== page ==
Teamwork and inspiration are two of the mainstays to the successful start of Mr. Bean Your Personal Barista. Originally from Bangalore South India, the young couple came to Canada to study. It was the idea of entrepreneurship that led the two to check out the Franchise Expo in the Vancouver Convention Center, last April.

“I arrived in March last year…Bavna and I wanted see what options exist out there. And of course, we had a smaller budget because we were starting very small and we’re students here, and we’re new in the country. We wanted to look at something where we can learn about the business environment here in Canada, and we came across this company called Java group collection JVC.”

It was at the trade show where the Cothas met with Rod Spendiff, Java Brew Collection’s (JBC) Senior Marketing Director, who would turn the MBA theory into a reality.

“I really liked his pitch, that coffee is the most consumed beverage in the world. In some cases even more than water (because in most cases water is a free resource) so people don’t really purchase a lot of it, but coffee is the most consumed. More than Coke, Sprite: More than any fruit juice.”

Spendiff introduced the couple to the JVC line of Italian-made espresso machines. “We like the machines, we like the business model, even though we met them at a franchise Expo,” said Cothas. “They don’t operate as a franchise, there’s no franchise fees, there’s no royalties and allow us a lot of freedom to brand the company however we want. They just want us to help grow the business and become a partner of their ecosystem.”

Like any business, the key is location. He knew that coffee is a large part of Canadian culture, and that someones a break means physically leaving an office space: However, his pitch also mentioned how leaving the office might mean less productivity for a workplace that has its staff leave the premises for coffee. “Here, everyone wants to get out of the office, go outside, and have a coffee at a Starbucks or Tim Hortons or anywhere. While there’s absolutely nothing wrong with that, I did feel that there is a lot of opportunity for office coffee services downtown.”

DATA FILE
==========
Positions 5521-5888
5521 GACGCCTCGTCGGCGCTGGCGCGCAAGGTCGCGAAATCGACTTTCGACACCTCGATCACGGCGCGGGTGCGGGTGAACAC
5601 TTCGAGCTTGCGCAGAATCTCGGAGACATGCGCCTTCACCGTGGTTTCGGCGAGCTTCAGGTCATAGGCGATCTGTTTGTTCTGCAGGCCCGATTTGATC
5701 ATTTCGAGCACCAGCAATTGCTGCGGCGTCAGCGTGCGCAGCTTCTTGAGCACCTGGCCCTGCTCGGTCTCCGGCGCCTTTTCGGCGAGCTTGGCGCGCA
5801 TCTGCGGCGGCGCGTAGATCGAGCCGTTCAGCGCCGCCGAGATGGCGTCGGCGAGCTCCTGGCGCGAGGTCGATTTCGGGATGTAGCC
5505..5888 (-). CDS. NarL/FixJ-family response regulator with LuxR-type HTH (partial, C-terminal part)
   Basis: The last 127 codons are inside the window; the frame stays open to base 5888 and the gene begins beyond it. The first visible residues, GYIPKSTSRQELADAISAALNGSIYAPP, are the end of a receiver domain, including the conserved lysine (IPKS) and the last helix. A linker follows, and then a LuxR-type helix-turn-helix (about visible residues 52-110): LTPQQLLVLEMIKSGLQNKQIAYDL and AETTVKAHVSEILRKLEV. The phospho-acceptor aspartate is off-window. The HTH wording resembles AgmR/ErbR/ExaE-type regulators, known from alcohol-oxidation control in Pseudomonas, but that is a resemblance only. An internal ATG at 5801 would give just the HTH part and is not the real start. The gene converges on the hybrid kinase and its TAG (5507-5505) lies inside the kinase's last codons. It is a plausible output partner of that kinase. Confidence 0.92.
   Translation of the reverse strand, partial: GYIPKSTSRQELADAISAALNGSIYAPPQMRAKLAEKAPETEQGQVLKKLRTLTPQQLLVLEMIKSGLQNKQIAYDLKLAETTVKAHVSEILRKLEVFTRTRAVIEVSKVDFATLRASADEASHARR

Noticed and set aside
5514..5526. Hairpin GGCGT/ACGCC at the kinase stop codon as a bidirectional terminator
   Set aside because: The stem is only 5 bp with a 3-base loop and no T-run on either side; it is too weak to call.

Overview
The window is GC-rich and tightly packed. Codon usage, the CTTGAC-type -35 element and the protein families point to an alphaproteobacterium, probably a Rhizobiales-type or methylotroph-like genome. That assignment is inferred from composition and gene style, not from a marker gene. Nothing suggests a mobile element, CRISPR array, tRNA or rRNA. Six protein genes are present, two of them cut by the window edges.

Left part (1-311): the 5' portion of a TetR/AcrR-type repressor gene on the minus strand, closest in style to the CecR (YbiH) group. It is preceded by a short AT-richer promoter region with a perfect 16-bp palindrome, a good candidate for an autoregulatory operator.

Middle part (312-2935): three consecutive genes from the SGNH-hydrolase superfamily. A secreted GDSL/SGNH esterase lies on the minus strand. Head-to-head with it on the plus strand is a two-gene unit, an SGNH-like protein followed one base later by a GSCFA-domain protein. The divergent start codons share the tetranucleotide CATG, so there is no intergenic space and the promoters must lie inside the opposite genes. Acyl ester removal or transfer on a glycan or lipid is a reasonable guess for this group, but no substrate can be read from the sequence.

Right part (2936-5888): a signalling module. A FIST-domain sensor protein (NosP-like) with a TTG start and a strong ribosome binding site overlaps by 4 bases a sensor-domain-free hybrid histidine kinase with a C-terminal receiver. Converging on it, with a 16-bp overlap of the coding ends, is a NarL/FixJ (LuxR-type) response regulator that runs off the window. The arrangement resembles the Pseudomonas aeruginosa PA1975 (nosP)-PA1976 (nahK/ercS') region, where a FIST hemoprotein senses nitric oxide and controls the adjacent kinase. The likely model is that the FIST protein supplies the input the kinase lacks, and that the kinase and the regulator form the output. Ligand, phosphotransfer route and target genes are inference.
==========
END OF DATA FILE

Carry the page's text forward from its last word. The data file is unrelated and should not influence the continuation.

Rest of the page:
Cothas considered downtown Vancouver, knowing he would be in competition with larger franchises and other coffee shops. “So, I got the exclusivity for downtown Vancouver, which I feel is like the prime area for business.”

His secret to success involved walking directly in to offices or gyms, avoid places that prohibited soliciting: “I would walk in and I would actually pitch my business and my product. The biggest thing that that worked was the free sample. I used to go for people I said, ‘give it a chance, let me put it in for a day, organize an office coffee party.’ ” He never pressured anyone to try it, and adds that no-one has asked to return their machine.

“I didn’t think too much I just jumped into it because that’s also one of my philosophies overthinking can sometimes leave you behind in the race. I feel like you jump into the water and that’s the only way to learn how to swim.”

And what was that final grade on this lucrative, coffee project? “I ended up getting 100 per cent on that assignment,” he laughed. “So that was nice to see.”